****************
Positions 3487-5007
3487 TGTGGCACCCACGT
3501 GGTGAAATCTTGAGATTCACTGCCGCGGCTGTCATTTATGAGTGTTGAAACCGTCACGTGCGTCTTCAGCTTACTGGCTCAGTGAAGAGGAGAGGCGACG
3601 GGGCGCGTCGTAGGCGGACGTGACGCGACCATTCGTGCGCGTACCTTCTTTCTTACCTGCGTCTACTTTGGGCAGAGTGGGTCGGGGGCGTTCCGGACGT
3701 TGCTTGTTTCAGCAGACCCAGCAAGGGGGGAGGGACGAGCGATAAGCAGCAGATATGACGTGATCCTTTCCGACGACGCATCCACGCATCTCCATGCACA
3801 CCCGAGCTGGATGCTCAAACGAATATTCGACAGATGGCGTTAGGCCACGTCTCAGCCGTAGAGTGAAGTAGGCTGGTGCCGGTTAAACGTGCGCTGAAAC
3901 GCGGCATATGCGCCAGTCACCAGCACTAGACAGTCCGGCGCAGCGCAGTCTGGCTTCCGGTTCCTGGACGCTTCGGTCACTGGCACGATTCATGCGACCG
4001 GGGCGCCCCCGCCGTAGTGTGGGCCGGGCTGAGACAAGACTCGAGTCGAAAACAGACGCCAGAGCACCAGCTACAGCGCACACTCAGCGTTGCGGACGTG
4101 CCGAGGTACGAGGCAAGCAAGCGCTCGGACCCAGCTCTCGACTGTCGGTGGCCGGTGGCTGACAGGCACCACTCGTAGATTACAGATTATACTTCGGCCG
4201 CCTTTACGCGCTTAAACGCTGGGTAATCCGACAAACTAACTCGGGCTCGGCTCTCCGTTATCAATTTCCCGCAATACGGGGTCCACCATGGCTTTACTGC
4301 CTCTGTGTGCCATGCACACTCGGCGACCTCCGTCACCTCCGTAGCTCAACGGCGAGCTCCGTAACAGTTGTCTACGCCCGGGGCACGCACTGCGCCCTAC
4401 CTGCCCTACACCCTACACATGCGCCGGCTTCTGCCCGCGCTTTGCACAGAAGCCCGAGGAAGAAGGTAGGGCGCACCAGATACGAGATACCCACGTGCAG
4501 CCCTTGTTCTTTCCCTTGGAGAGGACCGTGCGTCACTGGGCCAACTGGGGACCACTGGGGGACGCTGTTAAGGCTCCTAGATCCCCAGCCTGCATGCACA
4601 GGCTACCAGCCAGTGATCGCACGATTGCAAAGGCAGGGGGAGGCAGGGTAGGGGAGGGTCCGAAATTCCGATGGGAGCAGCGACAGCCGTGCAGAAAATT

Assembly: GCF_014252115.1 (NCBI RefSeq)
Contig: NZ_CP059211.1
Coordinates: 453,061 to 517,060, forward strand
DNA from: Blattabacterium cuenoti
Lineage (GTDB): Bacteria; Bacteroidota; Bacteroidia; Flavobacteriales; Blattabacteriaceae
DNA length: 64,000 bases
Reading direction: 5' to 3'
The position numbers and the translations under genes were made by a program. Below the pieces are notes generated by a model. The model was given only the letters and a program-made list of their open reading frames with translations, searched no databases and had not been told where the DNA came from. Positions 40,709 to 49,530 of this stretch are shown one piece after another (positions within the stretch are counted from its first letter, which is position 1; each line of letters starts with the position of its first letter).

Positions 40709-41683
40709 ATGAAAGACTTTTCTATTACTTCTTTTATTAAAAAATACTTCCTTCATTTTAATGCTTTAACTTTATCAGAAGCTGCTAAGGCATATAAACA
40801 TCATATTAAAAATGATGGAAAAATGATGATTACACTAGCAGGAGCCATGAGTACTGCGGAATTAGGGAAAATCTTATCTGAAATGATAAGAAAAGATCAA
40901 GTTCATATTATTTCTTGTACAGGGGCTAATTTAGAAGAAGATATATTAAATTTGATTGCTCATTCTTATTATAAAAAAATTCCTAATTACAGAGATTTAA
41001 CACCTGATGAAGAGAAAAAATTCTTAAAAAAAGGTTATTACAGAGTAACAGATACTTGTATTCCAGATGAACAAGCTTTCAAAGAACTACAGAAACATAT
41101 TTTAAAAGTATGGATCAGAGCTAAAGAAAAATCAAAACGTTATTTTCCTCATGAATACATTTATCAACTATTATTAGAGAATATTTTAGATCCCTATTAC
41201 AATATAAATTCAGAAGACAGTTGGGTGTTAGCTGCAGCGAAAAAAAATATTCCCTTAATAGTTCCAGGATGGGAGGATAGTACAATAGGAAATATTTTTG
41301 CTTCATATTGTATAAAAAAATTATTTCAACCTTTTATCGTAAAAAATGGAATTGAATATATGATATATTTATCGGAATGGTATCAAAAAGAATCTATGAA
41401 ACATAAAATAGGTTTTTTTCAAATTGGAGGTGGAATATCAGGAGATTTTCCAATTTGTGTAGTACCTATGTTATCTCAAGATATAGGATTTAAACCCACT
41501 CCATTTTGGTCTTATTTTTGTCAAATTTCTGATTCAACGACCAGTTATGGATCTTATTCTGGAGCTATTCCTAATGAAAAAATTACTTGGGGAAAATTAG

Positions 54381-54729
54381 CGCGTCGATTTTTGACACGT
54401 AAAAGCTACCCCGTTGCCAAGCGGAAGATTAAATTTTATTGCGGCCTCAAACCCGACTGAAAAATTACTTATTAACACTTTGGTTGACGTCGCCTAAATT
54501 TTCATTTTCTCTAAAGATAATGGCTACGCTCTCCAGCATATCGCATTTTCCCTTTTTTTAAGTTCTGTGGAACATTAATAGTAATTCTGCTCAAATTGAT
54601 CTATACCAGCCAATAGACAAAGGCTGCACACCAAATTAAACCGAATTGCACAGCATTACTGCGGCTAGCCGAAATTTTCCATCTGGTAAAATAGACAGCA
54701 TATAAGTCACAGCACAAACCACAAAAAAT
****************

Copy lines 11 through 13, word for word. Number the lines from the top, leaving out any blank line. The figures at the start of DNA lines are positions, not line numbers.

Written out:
4301 CTCTGTGTGCCATGCACACTCGGCGACCTCCGTCACCTCCGTAGCTCAACGGCGAGCTCCGTAACAGTTGTCTACGCCCGGGGCACGCACTGCGCCCTAC
4401 CTGCCCTACACCCTACACATGCGCCGGCTTCTGCCCGCGCTTTGCACAGAAGCCCGAGGAAGAAGGTAGGGCGCACCAGATACGAGATACCCACGTGCAG
4501 CCCTTGTTCTTTCCCTTGGAGAGGACCGTGCGTCACTGGGCCAACTGGGGACCACTGGGGGACGCTGTTAAGGCTCCTAGATCCCCAGCCTGCATGCACA